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  1. #1

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    Testing for relative ISO Range numbers

    I have Hansa HC-2000 dichroic color enlarger with 100W bulb and Kodak Polycntrast filters. Though, the enlarger has colorhead with dichroic filters, I tried to test for relative ISO Range numbers with gelatine polycontrast filters. The test procedure has been as descibed in Steve Anchell's Variable Contrast Printing Manual using Stauffer 21-step density tablet in the negative carrier. I use Ilfod MG glossy papers.Though, the procedure recommends starting point of f/8 at 10 seconds, I could get three white steps at f/4 and 100 seconds with -1 filter and with this setting the the last three steps do not become maximum black as required, they continue to be dark greys. So what is wrong- my testing procedure or the equipment ? I shall appreciate your help. Hansraj.

  2. #2

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    Quote Originally Posted by Hansraj Vyas View Post
    ...three white steps at f/4 and 100 seconds with -1 filter
    and with this setting the the last three steps do not become
    maximum black as required, Hansraj.
    As required? Three white steps and three not so black
    black steps. Out of 21 steps that leaves 15. That makes
    for a ES of about 2.25; off the scale on the low end.

    Test with no filtration. None. With that paper you
    should see 7 plus steps and that with a whole lot less
    than a 100 second exposure.

    Just how do you count steps. I've read an article by
    David Vestal where in he relates his method,
    edge counting. Dan

  3. #3

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    Testing for relative ISO numbers

    As mentioned by me, the test has been carried out as detailed in the book The Variable Contrast Printing Manual by Steve Anchell-pages 39 and 40. He states-There should be atleast three paper base white steps before the first signs of density change.He also states further that there should two or more inseparable maximum black steps at the other end. I feel that dichroic colorhead needs longer exposures since with my condenser enlarger the exposures used to be quite short. Hansraj.

  4. #4
    Bob F.'s Avatar
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    I have no idea how that method works, not having a copy of the book. However, I have used a step wedge to test paper in the past and getting 3 steps before you start to get some tone and then not going black long before it reaches step 21 suggests a major problem somewhere. Some possibilities occur: are you leaving the print to fully develop? Fibre will want at least 2 minutes in most developers, 3 or 4 minutes in some (especially warm tone developers) would not hurt, and is the developer fresh?

    How large an image are you projecting on to the paper: that may explain the long times. You don't really need more than about x2 magnification which should be only a few seconds, even with a diffusion enlarger.

    I put dots on the wedge alongside the steps to make it easier to see where each step is later.

    Good luck, Bob.

  5. #5

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    Testing for relative ISO range numbers

    Thanks, Bob, for your response. The developer is a couple of months old but properly stored and not turned brown at all. The enlargement is 4x5 size- just large enough to read the steps properly. The diffused light source is a Xenophot HLX 100 W bulb. I agree. something is certainly wrong somewhere. Anyway, I will continue to search. Regards, Hansraj.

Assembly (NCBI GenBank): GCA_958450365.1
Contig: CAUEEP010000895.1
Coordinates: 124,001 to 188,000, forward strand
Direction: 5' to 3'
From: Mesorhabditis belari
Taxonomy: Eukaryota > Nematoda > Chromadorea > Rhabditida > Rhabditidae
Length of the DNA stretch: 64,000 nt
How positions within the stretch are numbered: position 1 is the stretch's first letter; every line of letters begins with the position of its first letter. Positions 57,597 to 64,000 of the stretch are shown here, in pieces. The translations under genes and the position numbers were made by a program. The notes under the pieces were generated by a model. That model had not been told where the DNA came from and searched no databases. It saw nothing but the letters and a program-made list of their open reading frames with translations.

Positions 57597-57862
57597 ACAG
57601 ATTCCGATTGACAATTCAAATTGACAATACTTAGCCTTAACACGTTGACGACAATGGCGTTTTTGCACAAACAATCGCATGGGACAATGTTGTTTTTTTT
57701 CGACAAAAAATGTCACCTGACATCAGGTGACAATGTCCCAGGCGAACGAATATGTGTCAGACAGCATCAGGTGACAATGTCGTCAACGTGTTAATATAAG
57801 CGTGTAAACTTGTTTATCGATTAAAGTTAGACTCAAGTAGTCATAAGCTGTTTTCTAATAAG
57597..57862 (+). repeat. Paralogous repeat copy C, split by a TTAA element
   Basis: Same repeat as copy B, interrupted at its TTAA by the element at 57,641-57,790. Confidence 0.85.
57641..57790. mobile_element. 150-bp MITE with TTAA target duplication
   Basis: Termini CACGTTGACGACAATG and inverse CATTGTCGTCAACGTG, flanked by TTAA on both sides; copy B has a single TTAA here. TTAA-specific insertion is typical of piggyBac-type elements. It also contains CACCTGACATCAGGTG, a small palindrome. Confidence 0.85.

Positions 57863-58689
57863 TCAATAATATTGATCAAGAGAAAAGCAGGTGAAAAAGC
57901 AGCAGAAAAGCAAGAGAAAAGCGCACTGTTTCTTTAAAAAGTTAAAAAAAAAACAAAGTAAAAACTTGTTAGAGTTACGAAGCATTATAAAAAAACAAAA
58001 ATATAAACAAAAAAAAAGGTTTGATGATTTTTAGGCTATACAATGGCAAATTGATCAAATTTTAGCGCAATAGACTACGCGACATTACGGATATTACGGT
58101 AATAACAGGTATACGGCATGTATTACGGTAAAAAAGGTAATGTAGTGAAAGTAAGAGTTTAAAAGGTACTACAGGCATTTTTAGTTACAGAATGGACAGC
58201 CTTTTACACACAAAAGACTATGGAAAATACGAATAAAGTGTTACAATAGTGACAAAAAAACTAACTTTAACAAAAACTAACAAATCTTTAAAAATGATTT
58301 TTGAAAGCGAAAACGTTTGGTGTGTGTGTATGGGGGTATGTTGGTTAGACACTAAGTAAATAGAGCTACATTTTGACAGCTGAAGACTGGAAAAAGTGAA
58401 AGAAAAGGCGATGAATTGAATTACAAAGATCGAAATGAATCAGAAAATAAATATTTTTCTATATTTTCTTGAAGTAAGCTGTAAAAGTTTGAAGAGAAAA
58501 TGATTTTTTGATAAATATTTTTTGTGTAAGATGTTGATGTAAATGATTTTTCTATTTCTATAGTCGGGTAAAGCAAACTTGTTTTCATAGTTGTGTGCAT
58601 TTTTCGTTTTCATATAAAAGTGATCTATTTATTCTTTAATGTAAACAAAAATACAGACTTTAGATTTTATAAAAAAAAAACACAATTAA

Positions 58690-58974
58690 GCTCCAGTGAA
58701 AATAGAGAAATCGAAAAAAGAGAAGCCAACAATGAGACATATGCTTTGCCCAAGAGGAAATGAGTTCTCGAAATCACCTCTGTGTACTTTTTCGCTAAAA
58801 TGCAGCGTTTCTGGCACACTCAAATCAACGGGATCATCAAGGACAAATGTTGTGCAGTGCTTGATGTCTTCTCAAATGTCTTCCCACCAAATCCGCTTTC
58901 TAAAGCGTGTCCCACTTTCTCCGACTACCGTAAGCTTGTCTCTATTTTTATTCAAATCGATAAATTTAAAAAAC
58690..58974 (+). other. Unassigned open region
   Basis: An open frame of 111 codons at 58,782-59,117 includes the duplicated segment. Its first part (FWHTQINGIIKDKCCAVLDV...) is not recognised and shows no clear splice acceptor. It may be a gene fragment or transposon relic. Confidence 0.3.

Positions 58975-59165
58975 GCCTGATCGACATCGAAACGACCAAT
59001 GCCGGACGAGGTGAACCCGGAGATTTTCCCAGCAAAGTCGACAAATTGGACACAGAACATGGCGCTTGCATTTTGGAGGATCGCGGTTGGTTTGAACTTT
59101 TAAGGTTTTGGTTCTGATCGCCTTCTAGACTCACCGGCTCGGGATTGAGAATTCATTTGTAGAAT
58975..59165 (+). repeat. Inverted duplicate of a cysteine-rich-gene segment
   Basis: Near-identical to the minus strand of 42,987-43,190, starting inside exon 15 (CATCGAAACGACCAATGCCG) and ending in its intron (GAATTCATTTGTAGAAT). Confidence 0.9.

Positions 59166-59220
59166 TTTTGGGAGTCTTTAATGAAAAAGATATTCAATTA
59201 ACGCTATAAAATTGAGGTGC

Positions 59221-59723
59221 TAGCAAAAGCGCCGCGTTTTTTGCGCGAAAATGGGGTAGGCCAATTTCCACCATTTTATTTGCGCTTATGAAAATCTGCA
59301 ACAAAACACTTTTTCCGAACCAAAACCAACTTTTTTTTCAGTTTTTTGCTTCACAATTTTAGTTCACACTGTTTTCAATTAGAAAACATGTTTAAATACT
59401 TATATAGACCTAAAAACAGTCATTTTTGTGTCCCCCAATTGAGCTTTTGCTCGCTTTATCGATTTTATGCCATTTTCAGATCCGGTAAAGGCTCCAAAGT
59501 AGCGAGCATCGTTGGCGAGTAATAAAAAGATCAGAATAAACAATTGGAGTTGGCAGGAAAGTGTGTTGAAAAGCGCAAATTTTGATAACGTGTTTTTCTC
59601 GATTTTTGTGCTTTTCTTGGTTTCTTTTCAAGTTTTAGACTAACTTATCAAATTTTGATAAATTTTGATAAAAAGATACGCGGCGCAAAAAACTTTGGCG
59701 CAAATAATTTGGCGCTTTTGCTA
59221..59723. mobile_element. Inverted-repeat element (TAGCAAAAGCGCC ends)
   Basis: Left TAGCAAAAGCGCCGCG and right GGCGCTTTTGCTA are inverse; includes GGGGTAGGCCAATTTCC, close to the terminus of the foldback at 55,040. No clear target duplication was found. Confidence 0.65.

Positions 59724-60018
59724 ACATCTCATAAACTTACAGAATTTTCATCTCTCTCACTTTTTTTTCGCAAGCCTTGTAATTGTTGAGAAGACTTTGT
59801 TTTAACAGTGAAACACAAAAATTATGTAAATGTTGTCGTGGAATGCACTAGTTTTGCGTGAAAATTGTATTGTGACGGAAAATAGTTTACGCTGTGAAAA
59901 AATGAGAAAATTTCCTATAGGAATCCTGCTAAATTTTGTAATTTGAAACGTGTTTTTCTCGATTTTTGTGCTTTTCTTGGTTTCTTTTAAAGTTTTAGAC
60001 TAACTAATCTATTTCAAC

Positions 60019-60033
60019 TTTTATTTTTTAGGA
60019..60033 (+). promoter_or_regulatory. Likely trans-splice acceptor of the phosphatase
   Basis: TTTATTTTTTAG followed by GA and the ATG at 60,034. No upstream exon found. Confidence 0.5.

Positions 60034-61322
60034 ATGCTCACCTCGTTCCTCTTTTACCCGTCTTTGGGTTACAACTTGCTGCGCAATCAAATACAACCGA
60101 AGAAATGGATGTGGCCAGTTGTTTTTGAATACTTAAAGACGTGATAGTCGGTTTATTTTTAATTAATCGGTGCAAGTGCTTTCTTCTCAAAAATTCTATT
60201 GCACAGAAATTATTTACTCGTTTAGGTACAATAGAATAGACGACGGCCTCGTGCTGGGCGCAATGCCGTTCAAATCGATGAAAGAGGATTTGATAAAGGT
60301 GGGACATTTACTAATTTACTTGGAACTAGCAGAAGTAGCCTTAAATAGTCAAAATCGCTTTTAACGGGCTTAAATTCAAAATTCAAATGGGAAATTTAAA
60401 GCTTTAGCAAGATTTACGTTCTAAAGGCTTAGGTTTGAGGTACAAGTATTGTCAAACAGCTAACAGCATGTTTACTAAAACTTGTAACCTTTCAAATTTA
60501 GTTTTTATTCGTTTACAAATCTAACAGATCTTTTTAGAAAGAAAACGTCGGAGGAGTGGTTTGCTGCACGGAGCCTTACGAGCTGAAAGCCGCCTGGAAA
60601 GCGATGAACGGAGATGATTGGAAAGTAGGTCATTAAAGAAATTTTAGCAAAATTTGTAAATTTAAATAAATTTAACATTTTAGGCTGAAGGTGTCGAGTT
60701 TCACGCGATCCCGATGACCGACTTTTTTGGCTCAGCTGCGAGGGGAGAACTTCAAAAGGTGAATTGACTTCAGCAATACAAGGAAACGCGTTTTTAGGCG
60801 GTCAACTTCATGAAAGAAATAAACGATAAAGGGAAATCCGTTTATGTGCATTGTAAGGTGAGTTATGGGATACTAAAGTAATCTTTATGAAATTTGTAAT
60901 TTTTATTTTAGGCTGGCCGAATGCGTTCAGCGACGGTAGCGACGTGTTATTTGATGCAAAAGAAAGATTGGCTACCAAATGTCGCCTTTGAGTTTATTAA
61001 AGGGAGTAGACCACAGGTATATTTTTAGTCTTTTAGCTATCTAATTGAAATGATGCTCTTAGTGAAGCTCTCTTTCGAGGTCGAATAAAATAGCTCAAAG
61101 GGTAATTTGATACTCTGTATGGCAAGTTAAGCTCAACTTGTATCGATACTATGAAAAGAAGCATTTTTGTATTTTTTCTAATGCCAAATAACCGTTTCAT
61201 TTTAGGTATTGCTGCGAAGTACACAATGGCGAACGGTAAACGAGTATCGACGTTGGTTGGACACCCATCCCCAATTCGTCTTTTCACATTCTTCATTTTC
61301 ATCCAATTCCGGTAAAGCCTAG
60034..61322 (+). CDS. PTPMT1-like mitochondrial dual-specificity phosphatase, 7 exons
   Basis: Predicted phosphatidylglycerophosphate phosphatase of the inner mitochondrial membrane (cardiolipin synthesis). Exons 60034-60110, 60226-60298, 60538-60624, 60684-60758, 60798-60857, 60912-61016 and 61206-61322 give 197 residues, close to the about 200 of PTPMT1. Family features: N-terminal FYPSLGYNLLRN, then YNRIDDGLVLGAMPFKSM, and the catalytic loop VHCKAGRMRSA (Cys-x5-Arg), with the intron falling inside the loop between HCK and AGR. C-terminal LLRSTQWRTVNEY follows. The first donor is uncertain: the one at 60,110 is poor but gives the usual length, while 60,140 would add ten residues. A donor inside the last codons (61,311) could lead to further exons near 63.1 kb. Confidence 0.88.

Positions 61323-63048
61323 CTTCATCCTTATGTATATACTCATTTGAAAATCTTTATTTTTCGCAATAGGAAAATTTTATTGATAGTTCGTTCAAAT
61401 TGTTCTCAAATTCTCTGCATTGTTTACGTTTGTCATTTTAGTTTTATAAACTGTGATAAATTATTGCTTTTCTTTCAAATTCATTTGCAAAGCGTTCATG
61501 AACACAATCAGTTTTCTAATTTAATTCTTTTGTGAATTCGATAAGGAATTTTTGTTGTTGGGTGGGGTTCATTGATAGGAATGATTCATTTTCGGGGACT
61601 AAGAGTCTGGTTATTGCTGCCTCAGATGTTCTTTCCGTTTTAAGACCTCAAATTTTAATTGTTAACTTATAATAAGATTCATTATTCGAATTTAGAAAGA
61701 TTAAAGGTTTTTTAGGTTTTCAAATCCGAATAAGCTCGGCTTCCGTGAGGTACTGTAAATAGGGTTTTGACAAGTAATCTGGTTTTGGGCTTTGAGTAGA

6. #6
    Bob F.'s Avatar
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    Probably worth checking the paper. Get a test piece of paper out of the pack in the dark and then switch the lights on and pop it in the developer with the room lights still on to check that it does go fully black. If it only goes grey then try fresh developer before blaming the paper as it's more likely to be a chemical problem. If it does go black, then you are back to square one unfortunately...

    Cheers, Bob.

  7. #7

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    IIRC the test is basically stick the step wedge on the paper some how. Either in the neg carrier or on the paper if you contact print. Expose. process. Dry. Then you count the number of wedges between full black and full white. You compare this number with the chart to get an ISO contrast grade.

    If the question is you're having a hard time getting the -1 grade to go black but the other grades are working fine? If that is the question then I'd guess everything is fine. If you had a developer problem it would have shown up with the other tests to.

    When I did the test I found I could go very low in contrast. The issue was the high end. I could get just over grade 4.

  8. #8

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    Testing for relative ISO numbers

    Thanks Bob and Nick for your replies. I will make one more attempt. Regards, Hansraj.

  9. #9
    Bruce Osgood's Avatar
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    I am not familiar with Steve Anchell's Variable Contrast Printing Manual using Stauffer 21-step density tablet in the negative carrier. But I have been doing it today with Forte Polywarmtone +.

    With the Stauffer 21-step tablet in the neg carrier and elevated to cover an 8X10 sheet of PWT+ paper I got an unfiltered exposure of 25.2 seconds to produce a first discernable black contrast at step 4 and paper white at step 15. I've been using an E-72 developer for two minutes and it works quite nicely.

  10. #10

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    Testing for relative ISO numbers

    Thanks, Mr.Bruce for your reply. Hansraj.



 

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